Code Name: Deciphering US Military Plans, Programs and Operations in the 9/11 World by William M. Arkin. Pub: Steerforth Press,Hanover, NH, 2005. Pp: 608. Hbk: $27.95.
By Leila Juma
For all the US’s claims to champion universal ideals of freedom, democracy and human rights, its global power is in truth built on much more mundane and less idealistic bases: the power of its military and the reach and influence of its intelligence services. While American politicians call for open-ness and accountability in other countries, these elements of their own power are shrouded in secrecy. While American politicians claim popular and democratic legitimacy for the policies they pursue, the reality is that few of the American people know anything about what their politicians do in their name, not only because they do not bother to find out, but also because politically realities are systematically hidden and lied about by those in power. So effective is the secrecy that few people realise how little they know.
Of course, some elements of this hidden world do sometimes seep into the public domain, but these tend to be disjointed fragments of information from which it is difficult to draw a greater picture. An example is the existence of a GulfstreamV executive jet that operates under cover of fictitious companies and owners, flitting around the world illegally transporting US prisoners from one country to another, by-passing legal processes and protection. The existence of the aircraft, operated by the CIA, was revealed in the Times newspaper, London, in autumn 2004, and further details were published by the Washington Post in December 2004. Such information appears, is published, and then disappears from the notice of all but a tiny number of readers, making little impact on the wider public consciousness.
In this book William Arkin, an American intelligence expert, catalogues many such secrets by laying out as much as is known about many of the codenames used for them that have come into the public domain. Of course, the names themselves are useless; the US authorities must have changed them as soon as they realised that they had become known. But the value of this book lies in the fact that such names exist at all, and the little-known details of the secrets that lie behind them. The codes he lists are the result of years of research into intelligence matters that have made him a highly-respected journalist on such issues.
In June 2002, for example, he revealed that there was a codename ‘Polo Step’ that indicated an extremely high level of secrecy behind which senior White House and Pentagon officials were planning a war on Iraq. This was a level of secrecy so high that those cleared for ‘Top Secret’ information were not even aware that a higher level of secrecy existed. Arkin’s publication of the name ‘Polo Step’, and some of the details of the planning it hid, resulted in a massive but unsuccessful investigation to discover how he learnt the name.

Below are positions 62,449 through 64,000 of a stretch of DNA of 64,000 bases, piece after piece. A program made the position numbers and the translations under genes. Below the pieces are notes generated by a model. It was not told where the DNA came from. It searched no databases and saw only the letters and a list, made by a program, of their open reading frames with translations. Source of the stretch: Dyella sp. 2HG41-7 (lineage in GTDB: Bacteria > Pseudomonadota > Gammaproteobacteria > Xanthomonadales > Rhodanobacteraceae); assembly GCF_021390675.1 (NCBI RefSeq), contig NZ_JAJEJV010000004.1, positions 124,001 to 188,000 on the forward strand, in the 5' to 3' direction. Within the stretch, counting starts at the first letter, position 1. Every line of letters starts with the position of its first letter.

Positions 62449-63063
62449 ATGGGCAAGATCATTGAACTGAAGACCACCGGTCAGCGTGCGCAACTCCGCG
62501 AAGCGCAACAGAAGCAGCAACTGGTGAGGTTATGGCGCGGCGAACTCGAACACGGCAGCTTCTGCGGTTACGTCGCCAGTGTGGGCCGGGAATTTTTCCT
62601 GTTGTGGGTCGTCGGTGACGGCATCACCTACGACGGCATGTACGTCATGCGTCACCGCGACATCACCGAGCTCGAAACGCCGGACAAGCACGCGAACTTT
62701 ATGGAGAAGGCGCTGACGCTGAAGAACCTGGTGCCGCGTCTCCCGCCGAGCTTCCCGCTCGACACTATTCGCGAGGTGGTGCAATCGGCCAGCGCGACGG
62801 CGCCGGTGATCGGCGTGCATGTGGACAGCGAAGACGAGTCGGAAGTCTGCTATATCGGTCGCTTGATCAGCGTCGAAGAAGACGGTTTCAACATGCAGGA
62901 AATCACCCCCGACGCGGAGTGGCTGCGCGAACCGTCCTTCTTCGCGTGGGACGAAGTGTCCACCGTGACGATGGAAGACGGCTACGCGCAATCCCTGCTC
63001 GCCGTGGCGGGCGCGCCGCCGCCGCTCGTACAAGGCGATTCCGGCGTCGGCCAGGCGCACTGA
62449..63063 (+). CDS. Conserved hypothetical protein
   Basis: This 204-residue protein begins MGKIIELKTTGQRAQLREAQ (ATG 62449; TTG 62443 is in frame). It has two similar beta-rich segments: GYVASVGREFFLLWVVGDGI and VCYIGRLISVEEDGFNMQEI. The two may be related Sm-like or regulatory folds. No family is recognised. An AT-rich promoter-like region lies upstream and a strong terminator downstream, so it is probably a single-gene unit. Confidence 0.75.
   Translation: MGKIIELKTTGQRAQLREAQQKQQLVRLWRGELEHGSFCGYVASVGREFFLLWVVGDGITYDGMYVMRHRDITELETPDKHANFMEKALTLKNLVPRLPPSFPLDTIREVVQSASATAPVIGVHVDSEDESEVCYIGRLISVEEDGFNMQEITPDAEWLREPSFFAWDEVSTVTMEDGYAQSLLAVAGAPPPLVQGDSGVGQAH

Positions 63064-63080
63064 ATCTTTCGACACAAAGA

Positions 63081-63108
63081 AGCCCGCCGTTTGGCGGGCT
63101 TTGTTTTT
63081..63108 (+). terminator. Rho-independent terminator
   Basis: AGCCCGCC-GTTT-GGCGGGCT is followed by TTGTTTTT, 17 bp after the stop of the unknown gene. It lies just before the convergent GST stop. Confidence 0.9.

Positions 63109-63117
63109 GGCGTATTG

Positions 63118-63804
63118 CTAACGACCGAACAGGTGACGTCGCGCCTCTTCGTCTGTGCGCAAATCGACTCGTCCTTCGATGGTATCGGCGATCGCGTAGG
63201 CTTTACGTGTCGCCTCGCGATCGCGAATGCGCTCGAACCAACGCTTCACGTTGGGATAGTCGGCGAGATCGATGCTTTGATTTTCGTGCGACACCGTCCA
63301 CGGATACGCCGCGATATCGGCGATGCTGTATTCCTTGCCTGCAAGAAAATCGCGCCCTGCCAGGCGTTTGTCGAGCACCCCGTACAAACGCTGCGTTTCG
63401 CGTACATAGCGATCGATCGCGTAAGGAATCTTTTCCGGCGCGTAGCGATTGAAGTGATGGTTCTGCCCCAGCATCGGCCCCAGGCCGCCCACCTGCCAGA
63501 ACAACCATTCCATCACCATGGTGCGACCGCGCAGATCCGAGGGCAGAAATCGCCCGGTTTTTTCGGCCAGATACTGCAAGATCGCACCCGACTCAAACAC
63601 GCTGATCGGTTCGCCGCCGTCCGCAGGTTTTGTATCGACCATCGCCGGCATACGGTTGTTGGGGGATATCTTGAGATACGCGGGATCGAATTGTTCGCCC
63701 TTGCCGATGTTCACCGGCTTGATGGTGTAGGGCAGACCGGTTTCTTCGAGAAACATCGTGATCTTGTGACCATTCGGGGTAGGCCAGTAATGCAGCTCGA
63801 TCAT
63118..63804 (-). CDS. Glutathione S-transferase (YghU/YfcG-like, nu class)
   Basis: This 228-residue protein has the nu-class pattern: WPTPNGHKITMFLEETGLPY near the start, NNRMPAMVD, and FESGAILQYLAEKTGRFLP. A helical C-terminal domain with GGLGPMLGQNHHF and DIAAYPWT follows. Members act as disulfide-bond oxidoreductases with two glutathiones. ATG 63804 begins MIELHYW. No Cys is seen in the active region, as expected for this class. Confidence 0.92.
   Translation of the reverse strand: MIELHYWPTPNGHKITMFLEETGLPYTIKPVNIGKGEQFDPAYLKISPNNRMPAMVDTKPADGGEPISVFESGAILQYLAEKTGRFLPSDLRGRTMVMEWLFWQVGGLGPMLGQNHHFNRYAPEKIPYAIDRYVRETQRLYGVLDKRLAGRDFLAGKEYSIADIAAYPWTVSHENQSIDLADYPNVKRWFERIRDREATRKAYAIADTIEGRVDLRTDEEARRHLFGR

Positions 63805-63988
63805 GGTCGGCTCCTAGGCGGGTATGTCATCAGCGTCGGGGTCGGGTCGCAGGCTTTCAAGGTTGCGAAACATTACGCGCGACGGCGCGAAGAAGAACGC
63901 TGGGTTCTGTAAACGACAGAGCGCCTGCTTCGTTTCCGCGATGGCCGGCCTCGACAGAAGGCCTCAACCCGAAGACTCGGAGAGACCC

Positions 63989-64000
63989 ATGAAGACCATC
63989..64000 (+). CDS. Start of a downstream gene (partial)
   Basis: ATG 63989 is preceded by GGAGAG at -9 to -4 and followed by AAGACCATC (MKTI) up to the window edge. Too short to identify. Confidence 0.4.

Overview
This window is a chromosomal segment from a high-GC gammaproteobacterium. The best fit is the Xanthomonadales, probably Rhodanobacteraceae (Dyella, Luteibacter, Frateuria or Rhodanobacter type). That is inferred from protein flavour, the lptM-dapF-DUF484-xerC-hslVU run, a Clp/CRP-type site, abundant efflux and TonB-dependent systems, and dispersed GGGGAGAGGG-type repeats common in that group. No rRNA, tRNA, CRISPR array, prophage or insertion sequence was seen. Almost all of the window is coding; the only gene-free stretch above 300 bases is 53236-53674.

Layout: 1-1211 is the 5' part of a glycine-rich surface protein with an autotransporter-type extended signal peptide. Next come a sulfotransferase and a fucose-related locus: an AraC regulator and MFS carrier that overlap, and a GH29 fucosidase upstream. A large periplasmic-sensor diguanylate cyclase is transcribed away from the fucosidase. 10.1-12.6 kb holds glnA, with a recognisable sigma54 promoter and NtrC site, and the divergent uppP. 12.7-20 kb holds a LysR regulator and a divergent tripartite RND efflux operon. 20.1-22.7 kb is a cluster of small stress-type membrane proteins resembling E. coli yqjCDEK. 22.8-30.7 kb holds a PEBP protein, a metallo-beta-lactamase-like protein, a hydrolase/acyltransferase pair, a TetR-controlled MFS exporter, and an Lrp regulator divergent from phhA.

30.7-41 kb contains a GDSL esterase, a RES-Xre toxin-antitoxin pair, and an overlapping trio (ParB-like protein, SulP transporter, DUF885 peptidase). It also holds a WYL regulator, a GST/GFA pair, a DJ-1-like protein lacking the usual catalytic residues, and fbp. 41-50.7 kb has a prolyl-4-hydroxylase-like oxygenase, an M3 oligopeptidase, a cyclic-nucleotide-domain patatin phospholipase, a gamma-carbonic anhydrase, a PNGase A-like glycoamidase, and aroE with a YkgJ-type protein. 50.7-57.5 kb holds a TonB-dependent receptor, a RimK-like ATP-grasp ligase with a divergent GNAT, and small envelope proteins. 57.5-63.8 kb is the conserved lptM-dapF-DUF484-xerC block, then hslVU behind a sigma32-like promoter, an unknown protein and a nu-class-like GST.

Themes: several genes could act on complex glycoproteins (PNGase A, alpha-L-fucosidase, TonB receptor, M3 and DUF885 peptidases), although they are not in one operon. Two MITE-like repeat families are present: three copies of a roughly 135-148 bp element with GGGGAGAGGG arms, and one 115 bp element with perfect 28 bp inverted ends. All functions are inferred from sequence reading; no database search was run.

The bulk of the book is effectively a reference listing of some 3,000 out-of-date codenames, whose value lies in what they remind us of, rather than the names themselves. For some, little information is available; for example ‘Acer Gable’ is listed only as “an unknown Air Force weapon or project”. In other cases, the names are not secret, but reflect the propaganda value that the military wanted to put on the operations in question. An American military operation against the Taliban in Afghanistan in 2003 was known as ‘Resolute Strike’. In some cases, the names serve simply as reminders that particular kinds of tactics are used; thus ‘Talent Keyhole’ is used for satellite interception of communications. In other cases, Arkin provides useful information that even informed observers might not have access to; for example, that ‘West Wing’ refers to two secret US airbases in Jordan that are used for air operations against Iraq.
There are also two other useful sections. The first provides a list of federal departments, agencies, commands and organizations involved in intelligence work, along with details of their roles and activities, again providing a sense of the scale of the US’s secret intelligence work. The second is a country-by-country directory listing US operations in different parts of the world, and their cooperation (or lack thereof) with the US in its “war on terror”. This reminds us of the close links the US has with countries like Kyrgyzstan (where US forces have use of a major airbase), and its covert operations in places like Jordan, where CIA officers investigate local political dissidents and a military intelligence team operated under the codename ‘Gray Fox’ before the Iraq war, as well as the way is cultivates contacts in other countries, for example by inviting military officers from countries which do not even have diplomatic links with the US to attend courses and conferences at Pentagon-linked thinktanks.
Arkin is so hated by the US authorities that false documents naming him as an Iraqi spy during the Saddam period were leaked to the media earlier this year. The authorities had to admit they were forged after investigations by other reporters. The information in this book, which the US would prefer people did not know, shows precisely why.